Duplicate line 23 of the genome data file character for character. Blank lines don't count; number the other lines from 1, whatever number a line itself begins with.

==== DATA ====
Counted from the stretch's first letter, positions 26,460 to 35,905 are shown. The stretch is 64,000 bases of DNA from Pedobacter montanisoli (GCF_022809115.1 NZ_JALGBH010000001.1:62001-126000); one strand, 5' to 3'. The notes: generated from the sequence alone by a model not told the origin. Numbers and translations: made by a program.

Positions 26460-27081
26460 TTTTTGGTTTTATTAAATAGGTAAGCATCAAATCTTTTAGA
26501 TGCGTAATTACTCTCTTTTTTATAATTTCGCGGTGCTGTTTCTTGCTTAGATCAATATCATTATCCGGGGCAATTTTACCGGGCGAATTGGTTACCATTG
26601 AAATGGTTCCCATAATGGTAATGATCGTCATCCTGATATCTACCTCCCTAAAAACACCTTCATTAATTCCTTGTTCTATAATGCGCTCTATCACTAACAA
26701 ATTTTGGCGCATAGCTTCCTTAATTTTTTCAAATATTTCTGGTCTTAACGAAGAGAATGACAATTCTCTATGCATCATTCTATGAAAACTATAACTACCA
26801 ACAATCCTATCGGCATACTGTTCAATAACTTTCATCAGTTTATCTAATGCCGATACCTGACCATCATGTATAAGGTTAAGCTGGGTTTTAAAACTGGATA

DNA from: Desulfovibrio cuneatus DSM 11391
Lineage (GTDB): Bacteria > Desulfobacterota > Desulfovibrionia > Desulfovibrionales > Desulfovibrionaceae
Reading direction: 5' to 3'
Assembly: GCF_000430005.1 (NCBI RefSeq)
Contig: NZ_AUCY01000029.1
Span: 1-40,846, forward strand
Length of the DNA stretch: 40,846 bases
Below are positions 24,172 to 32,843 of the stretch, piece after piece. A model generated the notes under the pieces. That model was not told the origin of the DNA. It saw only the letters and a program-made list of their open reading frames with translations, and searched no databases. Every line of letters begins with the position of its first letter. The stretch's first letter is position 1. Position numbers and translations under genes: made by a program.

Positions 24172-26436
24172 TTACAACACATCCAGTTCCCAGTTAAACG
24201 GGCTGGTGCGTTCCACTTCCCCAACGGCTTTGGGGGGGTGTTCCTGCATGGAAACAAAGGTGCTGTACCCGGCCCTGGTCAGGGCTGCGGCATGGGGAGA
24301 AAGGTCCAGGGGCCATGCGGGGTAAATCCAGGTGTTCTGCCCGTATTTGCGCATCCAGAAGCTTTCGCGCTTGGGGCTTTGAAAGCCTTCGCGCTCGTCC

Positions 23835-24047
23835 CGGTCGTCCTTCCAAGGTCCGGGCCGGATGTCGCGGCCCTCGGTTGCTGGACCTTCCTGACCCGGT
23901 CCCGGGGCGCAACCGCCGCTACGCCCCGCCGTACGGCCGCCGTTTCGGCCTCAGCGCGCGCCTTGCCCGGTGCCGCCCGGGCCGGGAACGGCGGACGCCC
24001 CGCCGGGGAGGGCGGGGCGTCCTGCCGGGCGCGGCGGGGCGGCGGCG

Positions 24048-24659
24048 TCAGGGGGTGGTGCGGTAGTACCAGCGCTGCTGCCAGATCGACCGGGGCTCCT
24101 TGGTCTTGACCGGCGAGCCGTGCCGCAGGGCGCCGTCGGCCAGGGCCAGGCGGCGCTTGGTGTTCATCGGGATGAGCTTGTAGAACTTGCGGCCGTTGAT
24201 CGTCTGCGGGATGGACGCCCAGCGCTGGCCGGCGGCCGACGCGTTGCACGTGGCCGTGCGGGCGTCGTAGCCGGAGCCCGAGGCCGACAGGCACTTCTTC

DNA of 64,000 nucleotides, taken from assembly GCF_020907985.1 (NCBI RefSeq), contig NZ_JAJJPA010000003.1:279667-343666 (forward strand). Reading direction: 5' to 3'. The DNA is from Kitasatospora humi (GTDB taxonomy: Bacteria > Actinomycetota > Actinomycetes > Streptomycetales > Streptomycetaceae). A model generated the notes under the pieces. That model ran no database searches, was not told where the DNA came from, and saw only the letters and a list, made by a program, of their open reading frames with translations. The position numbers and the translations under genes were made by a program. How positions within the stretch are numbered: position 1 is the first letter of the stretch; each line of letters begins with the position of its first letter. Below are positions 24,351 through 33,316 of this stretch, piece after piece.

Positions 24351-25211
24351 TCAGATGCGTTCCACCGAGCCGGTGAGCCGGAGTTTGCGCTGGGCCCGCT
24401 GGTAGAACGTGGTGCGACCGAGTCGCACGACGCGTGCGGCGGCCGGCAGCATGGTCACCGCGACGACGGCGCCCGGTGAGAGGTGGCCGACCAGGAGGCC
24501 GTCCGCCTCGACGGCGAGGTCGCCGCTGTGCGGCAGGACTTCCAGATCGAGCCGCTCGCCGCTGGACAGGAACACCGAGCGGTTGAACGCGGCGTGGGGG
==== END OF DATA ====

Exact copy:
24001 CGCCGGGGAGGGCGGGGCGTCCTGCCGGGCGCGGCGGGGCGGCGGCG